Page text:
Lace as a craft and discipline has always struggled with its almost symbiotic relationship with fashion. No textile discipline, apart perhaps from embroidery, has been so wrapped up in the vagaries of the fashion world. Through the different style eras of Europe, lace has seen erratic cycles of expansion and contraction in its fortunes, very often directly influenced by the amount of lace accessorising used by the fashion industry.
All of the examples shown in this article were produced at the beginning of the twentieth century, a period that saw both lace and embroidery enjoy direct and obvious roles as accessories to the leading fashion textile of the day.
Much of the embroidery and lace work visible came in the form of decoration for border edging such as cuffs and necklines. Yokes, of which all of the illustrations are examples, were a decorative format in fashion, which often came in the form of detachable decorative accessories that overlaid the neck and shoulders of a costume. Most yokes came in the form of embroidery or lace and, depending on the quality and complexity of work, could be the most expensive part of a particular outfit.
To a certain extent, there was an element of manipulation of costume during the period of the very beginning of the twentieth century. Much work was done by designers, entrepreneurs and wealthy patrons, to promote some of the hand production textile crafts, particularly that of lace, which was seen by many to be the most vulnerable to the rapid changes taking place in the consumer market. These changes, which had the automation of fashion at their heart, was an anathema to a craft such as lace.
Lace by definition was a long and labour intensive pastime, one that had little attraction to the many young women who would have been the natural labour force for the craft. It was poorly paid, the hours were long but could not be depended upon, the workers tended to be manipulated and double-crossed by ruthless middlemen, and one of the main results of lace production was a deterioration of eyesight due to the close and detailed work.
Many of the young women who would have been employed in the lace craft had, by the time of the turn of the twentieth century, been attracted elsewhere. New and more immediate forms of employment were opening up to women, from factory work, to employment in the new industries such as retail in the form of the new department stores, as well as secretarial and office employment. Most of these jobs came with fixed working hours and fixed payments, and although many of the job opportunities open to women were long, hard and with little in the way of meaningful promotion, they were often seen by women as infinitely better than being employed in the traditional textile craft disciplines such as lace.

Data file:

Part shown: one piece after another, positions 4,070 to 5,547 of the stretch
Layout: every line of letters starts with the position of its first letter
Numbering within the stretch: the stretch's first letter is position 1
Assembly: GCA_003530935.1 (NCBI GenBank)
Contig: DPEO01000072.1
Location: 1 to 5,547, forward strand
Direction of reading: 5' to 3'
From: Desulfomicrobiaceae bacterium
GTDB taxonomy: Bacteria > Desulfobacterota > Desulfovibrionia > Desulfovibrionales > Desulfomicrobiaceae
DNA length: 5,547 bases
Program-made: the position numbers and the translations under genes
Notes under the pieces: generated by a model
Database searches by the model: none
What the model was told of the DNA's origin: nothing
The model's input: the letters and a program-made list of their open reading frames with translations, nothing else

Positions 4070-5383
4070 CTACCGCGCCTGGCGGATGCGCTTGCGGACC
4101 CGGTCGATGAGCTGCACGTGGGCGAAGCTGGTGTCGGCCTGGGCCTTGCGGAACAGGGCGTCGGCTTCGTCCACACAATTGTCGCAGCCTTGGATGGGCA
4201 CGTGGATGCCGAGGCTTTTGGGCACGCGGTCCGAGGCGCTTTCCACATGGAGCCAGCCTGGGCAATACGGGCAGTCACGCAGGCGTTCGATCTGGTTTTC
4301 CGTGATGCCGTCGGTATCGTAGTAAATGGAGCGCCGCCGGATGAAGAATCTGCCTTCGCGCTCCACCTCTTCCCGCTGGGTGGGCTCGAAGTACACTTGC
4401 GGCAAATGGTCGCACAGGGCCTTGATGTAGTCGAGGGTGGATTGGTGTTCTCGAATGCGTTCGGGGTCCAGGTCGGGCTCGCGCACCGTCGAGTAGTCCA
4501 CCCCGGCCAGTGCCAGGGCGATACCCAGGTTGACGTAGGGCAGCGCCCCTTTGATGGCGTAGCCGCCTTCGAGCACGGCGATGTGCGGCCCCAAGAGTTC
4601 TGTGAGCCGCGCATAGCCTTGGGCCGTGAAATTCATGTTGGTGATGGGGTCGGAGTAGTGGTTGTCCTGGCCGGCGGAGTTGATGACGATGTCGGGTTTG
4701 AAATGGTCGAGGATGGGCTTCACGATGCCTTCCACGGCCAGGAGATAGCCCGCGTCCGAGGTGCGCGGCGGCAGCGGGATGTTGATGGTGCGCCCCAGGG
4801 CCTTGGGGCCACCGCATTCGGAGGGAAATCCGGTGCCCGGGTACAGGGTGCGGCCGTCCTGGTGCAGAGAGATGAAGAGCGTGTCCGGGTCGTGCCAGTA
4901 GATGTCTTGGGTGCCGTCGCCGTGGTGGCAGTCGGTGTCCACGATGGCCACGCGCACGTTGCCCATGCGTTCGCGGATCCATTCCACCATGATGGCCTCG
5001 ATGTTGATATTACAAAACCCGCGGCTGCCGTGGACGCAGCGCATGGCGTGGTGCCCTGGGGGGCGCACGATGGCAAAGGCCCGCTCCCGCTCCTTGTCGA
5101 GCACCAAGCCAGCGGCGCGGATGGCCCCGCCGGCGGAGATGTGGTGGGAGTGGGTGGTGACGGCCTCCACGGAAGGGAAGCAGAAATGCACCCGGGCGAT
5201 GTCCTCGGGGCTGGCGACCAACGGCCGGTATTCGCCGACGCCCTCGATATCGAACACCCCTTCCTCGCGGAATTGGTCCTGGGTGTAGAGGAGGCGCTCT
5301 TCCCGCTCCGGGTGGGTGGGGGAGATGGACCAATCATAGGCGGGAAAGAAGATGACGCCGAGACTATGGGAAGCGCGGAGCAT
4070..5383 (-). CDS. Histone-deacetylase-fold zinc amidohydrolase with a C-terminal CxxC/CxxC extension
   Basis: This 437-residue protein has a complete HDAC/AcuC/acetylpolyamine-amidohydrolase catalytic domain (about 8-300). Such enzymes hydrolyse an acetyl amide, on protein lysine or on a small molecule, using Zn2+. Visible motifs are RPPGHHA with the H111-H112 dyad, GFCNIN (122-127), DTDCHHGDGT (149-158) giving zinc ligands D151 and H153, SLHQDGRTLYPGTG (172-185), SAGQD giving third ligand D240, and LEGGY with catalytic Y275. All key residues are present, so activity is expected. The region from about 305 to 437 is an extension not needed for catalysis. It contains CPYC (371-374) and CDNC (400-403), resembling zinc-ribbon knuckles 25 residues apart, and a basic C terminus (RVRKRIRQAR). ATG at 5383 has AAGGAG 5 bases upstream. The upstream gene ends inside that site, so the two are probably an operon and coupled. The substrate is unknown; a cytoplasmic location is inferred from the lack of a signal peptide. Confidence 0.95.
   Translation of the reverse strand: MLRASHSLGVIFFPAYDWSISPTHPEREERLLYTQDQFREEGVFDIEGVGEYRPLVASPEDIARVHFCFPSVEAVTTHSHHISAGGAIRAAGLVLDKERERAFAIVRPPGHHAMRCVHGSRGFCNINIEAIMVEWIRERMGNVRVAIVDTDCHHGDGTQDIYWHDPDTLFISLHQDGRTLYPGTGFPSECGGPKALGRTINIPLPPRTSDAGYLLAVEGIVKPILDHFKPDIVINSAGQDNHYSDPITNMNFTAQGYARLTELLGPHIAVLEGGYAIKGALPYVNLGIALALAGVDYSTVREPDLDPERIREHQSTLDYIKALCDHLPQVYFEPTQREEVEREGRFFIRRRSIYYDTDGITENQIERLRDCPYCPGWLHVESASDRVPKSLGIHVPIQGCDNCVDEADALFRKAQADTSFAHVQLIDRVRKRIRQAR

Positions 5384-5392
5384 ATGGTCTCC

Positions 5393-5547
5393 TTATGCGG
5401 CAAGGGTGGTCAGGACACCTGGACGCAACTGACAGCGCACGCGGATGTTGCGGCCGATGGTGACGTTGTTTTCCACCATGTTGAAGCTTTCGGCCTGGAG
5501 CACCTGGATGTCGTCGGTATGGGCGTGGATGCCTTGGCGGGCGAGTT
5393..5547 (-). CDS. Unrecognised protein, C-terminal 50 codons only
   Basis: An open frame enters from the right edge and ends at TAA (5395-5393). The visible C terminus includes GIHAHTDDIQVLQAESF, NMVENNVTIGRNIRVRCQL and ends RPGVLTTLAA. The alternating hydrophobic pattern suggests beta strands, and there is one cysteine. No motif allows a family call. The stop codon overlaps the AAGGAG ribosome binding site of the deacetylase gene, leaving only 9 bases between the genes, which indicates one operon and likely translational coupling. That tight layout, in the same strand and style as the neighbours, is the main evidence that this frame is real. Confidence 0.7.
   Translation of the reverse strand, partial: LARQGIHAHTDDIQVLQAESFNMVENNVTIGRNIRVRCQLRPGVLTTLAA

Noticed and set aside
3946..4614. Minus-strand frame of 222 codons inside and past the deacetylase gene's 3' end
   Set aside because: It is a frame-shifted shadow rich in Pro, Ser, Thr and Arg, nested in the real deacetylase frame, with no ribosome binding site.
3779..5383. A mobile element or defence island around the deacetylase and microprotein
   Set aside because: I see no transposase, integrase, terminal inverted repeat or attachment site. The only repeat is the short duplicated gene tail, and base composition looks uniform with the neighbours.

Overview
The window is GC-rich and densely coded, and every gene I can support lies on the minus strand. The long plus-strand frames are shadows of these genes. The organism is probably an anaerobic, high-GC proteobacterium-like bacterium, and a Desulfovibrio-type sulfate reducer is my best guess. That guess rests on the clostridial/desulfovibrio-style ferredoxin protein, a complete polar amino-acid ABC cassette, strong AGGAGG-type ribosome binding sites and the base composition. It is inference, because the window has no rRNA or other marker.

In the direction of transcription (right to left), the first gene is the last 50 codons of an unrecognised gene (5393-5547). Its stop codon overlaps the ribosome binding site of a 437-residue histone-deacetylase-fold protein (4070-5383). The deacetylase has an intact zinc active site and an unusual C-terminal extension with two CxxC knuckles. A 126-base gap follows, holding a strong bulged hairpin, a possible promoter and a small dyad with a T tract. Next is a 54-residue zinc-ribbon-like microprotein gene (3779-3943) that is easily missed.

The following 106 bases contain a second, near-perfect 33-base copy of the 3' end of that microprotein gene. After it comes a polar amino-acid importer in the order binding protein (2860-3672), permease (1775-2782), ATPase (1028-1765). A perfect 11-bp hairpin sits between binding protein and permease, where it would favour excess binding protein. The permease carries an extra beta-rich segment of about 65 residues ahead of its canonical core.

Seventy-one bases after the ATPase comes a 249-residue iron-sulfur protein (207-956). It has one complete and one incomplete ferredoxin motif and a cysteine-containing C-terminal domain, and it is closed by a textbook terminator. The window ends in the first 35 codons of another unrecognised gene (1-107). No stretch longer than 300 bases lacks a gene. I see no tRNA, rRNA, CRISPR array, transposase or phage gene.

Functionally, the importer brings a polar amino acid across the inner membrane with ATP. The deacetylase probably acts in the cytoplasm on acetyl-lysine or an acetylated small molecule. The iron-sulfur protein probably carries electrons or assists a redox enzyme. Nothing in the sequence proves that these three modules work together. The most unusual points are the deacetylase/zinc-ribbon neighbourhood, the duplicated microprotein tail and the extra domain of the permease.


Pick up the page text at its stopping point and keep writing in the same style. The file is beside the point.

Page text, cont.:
Rather than see the traditional hand lace industry collapse altogether, there were a number of initiatives set up to both promote and restructure lace production on as modern a system as was possible. Many of these initiatives were put into place from the latter part of the nineteenth century onwards. They often applied to the traditional regional centres of lace production in Europe, but also tried to create entirely new areas that had never been associated with traditional hand lace production, often set up in particular employment black spots such as rural Ireland.
Therefore, the use of hand lace for fashion was encouraged. The aristocracy, both royal and petty, were encouraged to become patrons of particular regional lace production, commissioning lace for accessorising costumes that they would wear in public, making sure that the lace work was mentioned when the media described particular outfits worn by the wealthy and famous. In this respect, it was hoped to promote a healthy and vigorous lace industry, at least within a regional concern.
As part of the promotion of a contemporary lace industry and market, art and design colleges, as well as art magazines, held regular competitions for lace design work, as well as other forms of design and craft. These proved particularly popular with students as design exercises, although how effective they were in promoting a viable lace industry seems debatable.
Within a couple of decades of the twentieth century, lace as a dependent accessory to fashion had largely withered, and was to make little if any impact on the rest of the century. Although hand lace production is still with us, and will probably remain so, it very much relies today on tourism and the enthusiasm of individuals and groups who manage to maintain at least an element of production, although nothing compared to the days when lace was seen as a necessary accessory to fashion.
This article was originally published in the Design, Decoration and Craft at the Textile Blog.